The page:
On 2 February 2010, Kraft Foods Inc. ("Kraft") acquired Cadbury and its subsidiaries, including Cadbury India, in a deal valued at about USD 19 billion. Pre-acquisition due diligence, including anti-corruption due diligence, was allegedly not conducted. Following the acquisition, between April 2010 and December 2010, Kraft allegedly engaged in substantial, risk-based, post-acquisition compliance-related due diligence reviews of Cadbury’s business in 24 countries, including India. This post-acquisition due diligence review, however, allegedly did not identify the relationship between the agent and Cadbury India.
In October 2010, Kraft allegedly required the termination of the relationship between Cadbury India and the agent and no further payments were made.
On 1 October 2012, Kraft changed its name to Mondelēz International, Inc ("Mondelēz") after spinning off its North American grocery business. Mondelēz retained the global snacking business, including Cadbury India which later became Mondelēz India Foods Private Ltd.
In 2011, the Directorate General of Central Excise Intelligence ("DGCEI") initiated an investigation into Cadbury for alleged tax evasion. DGCEI announced that Cadbury evaded about USD 46 million in taxes at a manufacturing unit in Himachal Pradesh state in the fiscal year through March 2011 by manipulating invoices and other documents to claim 'area-based exemption' for the unit even before it came into existence.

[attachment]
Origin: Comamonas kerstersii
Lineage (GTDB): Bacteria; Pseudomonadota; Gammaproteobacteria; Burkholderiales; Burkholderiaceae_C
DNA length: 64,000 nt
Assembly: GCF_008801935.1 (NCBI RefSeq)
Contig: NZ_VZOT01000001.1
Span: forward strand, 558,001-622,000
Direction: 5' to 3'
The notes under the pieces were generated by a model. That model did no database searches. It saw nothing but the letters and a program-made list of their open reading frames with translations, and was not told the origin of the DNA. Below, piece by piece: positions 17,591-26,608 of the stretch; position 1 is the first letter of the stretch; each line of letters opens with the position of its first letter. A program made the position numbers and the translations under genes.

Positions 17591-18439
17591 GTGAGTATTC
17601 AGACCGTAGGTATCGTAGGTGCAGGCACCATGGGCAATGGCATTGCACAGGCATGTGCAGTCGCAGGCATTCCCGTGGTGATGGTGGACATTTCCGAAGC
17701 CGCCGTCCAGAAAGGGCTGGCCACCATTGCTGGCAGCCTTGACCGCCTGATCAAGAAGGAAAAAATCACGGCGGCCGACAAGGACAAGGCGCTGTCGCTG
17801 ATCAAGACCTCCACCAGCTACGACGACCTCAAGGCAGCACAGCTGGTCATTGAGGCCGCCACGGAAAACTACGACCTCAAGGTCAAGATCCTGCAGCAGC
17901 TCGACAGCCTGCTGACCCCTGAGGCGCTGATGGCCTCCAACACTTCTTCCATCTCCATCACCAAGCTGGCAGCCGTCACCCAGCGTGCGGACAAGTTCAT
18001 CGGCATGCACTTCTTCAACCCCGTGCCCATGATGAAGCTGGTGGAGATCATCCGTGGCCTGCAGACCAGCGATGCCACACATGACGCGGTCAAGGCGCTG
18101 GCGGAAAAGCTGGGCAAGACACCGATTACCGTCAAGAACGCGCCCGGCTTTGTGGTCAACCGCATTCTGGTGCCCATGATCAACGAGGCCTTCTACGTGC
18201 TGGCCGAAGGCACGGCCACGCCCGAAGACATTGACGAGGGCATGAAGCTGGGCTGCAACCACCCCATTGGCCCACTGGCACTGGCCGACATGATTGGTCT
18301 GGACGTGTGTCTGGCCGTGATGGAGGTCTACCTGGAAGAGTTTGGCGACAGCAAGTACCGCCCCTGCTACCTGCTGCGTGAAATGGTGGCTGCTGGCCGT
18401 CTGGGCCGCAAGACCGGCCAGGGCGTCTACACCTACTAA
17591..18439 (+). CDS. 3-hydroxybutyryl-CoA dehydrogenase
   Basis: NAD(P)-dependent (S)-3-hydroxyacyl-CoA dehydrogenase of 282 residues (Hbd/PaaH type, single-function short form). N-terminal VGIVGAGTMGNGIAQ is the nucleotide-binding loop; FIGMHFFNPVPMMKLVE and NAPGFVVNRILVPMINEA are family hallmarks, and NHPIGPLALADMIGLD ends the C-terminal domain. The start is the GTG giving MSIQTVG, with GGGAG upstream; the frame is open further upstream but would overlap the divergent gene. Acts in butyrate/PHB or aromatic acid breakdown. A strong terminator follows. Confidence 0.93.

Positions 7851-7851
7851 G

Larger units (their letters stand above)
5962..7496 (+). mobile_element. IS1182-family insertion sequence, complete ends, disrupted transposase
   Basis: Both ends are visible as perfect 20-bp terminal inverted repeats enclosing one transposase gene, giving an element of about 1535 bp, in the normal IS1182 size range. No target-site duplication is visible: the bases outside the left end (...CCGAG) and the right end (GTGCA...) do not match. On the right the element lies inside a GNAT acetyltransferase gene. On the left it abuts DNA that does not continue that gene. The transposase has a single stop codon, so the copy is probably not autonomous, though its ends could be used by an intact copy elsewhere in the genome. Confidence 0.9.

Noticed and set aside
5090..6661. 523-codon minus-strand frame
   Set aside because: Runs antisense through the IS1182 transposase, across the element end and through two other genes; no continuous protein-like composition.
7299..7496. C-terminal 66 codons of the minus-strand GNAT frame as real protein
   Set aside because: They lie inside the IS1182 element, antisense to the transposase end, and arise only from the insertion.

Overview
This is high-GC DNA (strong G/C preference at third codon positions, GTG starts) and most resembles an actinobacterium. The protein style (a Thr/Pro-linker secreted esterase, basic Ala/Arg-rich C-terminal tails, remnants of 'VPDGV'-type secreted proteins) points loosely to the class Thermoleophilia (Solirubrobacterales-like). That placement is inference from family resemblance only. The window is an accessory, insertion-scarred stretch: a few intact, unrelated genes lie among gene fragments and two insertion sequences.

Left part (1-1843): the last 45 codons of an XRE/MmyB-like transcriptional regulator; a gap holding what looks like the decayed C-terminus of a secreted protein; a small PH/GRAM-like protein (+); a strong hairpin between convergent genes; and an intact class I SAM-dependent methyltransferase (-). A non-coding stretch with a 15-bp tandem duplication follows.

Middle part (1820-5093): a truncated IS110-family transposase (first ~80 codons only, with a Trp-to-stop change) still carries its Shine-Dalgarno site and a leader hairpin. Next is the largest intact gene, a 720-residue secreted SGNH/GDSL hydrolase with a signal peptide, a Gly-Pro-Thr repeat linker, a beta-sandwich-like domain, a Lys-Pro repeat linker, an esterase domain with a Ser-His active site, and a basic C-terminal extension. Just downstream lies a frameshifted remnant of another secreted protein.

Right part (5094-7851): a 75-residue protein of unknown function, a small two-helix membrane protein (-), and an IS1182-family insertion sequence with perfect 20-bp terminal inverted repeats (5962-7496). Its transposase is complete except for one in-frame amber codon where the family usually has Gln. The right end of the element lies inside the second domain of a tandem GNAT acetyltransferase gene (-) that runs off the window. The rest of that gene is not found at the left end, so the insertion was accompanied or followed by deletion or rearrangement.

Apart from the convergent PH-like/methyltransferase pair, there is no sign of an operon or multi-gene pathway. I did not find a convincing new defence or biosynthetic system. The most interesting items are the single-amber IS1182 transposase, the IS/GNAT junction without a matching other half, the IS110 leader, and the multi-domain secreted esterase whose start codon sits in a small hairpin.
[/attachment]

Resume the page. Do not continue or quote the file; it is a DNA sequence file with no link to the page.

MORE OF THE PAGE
Following the completion of its investigation, Cadbury received a show-cause notice from the DGCEI demanding about Rs 574 crore towards alleged excise duty evasion, including Rs 231.47 crore for the period from 28 July 2010 to 31 January 2013, Rs 111.36 crore for the period from 1 February 2013 to 31 December 2013 and a penalty of Rs 231.47 crore. Although Cadbury contested the demand to the central excise office of Chandigarh, the central excise office issued an assessment-cum-demand notice to Cadbury, in March 2015, upholding the demands raised by the DGCEI. Furthermore, a penalty of Rs one crore has also been imposed against Anand Kripalu, Managing Director of Cadbury for allegedly violating central excise rules and penalties of several lakhs of rupees have been imposed on few present and former employees of Cadbury. Mondelez India has appealed this order.